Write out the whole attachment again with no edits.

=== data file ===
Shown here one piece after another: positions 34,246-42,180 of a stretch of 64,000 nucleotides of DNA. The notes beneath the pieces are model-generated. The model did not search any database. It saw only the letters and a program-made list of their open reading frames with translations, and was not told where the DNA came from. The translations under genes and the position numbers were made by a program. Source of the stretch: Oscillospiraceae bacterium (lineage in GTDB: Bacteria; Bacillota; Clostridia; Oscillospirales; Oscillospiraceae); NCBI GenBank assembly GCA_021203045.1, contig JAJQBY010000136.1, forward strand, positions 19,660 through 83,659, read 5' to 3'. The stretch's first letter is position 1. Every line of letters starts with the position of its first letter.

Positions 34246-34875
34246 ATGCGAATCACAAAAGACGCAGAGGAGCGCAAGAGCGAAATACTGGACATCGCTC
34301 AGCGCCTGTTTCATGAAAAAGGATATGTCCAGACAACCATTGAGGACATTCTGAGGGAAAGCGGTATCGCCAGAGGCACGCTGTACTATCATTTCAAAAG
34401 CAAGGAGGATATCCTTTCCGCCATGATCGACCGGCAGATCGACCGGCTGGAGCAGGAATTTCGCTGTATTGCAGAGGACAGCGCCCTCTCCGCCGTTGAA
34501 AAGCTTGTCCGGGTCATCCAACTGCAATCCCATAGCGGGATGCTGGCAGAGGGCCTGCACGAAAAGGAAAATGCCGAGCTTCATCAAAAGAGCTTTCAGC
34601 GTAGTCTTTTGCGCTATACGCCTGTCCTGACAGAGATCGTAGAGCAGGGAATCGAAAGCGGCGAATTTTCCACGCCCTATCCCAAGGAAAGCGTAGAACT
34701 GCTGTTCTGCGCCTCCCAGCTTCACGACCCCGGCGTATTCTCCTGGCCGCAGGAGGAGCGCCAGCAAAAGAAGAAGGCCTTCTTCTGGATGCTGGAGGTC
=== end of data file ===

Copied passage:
Shown here one piece after another: positions 34,246-42,180 of a stretch of 64,000 nucleotides of DNA. The notes beneath the pieces are model-generated. The model did not search any database. It saw only the letters and a program-made list of their open reading frames with translations, and was not told where the DNA came from. The translations under genes and the position numbers were made by a program. Source of the stretch: Oscillospiraceae bacterium (lineage in GTDB: Bacteria; Bacillota; Clostridia; Oscillospirales; Oscillospiraceae); NCBI GenBank assembly GCA_021203045.1, contig JAJQBY010000136.1, forward strand, positions 19,660 through 83,659, read 5' to 3'. The stretch's first letter is position 1. Every line of letters starts with the position of its first letter.

Positions 34246-34875
34246 ATGCGAATCACAAAAGACGCAGAGGAGCGCAAGAGCGAAATACTGGACATCGCTC
34301 AGCGCCTGTTTCATGAAAAAGGATATGTCCAGACAACCATTGAGGACATTCTGAGGGAAAGCGGTATCGCCAGAGGCACGCTGTACTATCATTTCAAAAG
34401 CAAGGAGGATATCCTTTCCGCCATGATCGACCGGCAGATCGACCGGCTGGAGCAGGAATTTCGCTGTATTGCAGAGGACAGCGCCCTCTCCGCCGTTGAA
34501 AAGCTTGTCCGGGTCATCCAACTGCAATCCCATAGCGGGATGCTGGCAGAGGGCCTGCACGAAAAGGAAAATGCCGAGCTTCATCAAAAGAGCTTTCAGC
34601 GTAGTCTTTTGCGCTATACGCCTGTCCTGACAGAGATCGTAGAGCAGGGAATCGAAAGCGGCGAATTTTCCACGCCCTATCCCAAGGAAAGCGTAGAACT
34701 GCTGTTCTGCGCCTCCCAGCTTCACGACCCCGGCGTATTCTCCTGGCCGCAGGAGGAGCGCCAGCAAAAGAAGAAGGCCTTCTTCTGGATGCTGGAGGTC